FORT LAUDERDALE, Fla. (AP) — As Hurricane Irma bears down on Florida, an Associated Press analysis shows a steep drop in flood insurance across the state, including the areas most endangered by what could be a devastating storm surge.
In just five years, the state’s total number of federal flood insurance policies has fallen by 15 percent, according to Federal Emergency Management Agency data.
Florida’s property owners still buy far more federal flood insurance than any other state — 1.7 million policies, covering about $42 billion in assets — but most residents in hazard zones are badly exposed.
With 1,350 miles of coastline, the most in the continental United States, Florida has roughly 2.5 million homes in hazard zones, more than three times that of any other state, FEMA estimates. And yet, across Florida’s 38 coastal counties, just 42 percent of these homes are covered.
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Florida’s overall flood insurance rate for hazard-zone homes is just 41 percent. Fannie Mae ostensibly requires mortgage lenders to make sure property owners buy this insurance to qualify for federally backed loans, and yet in 59 percent of the cases, that insurance isn’t being paid for.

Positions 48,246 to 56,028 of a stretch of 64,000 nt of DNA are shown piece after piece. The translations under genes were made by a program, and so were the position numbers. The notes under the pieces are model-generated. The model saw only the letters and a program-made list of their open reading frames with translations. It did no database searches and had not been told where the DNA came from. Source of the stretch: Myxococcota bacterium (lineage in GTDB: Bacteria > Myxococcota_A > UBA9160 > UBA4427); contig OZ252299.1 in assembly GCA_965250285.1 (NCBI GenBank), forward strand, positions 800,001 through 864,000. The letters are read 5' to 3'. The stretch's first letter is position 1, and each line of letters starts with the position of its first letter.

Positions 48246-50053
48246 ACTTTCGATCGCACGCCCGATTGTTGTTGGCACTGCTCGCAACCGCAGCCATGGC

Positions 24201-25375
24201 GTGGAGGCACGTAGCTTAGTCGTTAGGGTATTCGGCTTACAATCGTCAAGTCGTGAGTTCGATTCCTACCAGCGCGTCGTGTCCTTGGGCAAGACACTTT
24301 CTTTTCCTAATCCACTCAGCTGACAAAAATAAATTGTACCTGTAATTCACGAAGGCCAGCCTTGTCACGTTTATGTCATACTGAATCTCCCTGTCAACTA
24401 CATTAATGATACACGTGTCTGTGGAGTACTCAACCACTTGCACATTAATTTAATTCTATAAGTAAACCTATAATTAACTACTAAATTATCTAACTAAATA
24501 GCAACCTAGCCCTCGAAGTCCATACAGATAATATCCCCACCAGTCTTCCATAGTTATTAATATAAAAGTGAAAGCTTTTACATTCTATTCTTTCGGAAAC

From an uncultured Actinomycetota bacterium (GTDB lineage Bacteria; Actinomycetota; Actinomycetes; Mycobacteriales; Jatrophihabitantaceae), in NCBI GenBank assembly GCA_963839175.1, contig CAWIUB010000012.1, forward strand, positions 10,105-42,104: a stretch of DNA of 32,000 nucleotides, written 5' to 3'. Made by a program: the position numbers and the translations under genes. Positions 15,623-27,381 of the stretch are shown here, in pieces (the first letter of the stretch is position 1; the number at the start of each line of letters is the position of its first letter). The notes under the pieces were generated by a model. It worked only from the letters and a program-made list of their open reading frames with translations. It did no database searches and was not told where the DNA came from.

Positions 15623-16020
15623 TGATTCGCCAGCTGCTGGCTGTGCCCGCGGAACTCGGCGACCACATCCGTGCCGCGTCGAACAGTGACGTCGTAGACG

In the counties being under at least partial evacuation orders Wednesday (Collier, Broward, Monroe and Miami-Dade), where 1.3 million houses are estimated to be in flood hazard zones, the percentage is an even lower 34.3 percent.
Nationwide, only half the 10 million properties that need flood insurance have it, said Roy Wright, who runs the National Flood Insurance Program. He told the AP last week that he wants to double the number of policies sold nationally in the near future.
The declines in coverage started after Congress approved a price hike in 2012, making policies more expensive. Maps of some high-risk areas were redrawn, removing a requirement that these homeowners get the insurance. About 7 of 10 homeowners have federally backed mortgages, and if they live in a high-risk area, they still are required to have flood insurance. But many let their policies slip without the lender noticing; loans also get sold and repackaged, paperwork gets lost and new lenders don’t follow up.
FEMA, which is ultimately responsible for enforcing flood insurance requirements, did not respond to an email seeking comment from its Washington office on Wednesday.
The latest forecasts suggest…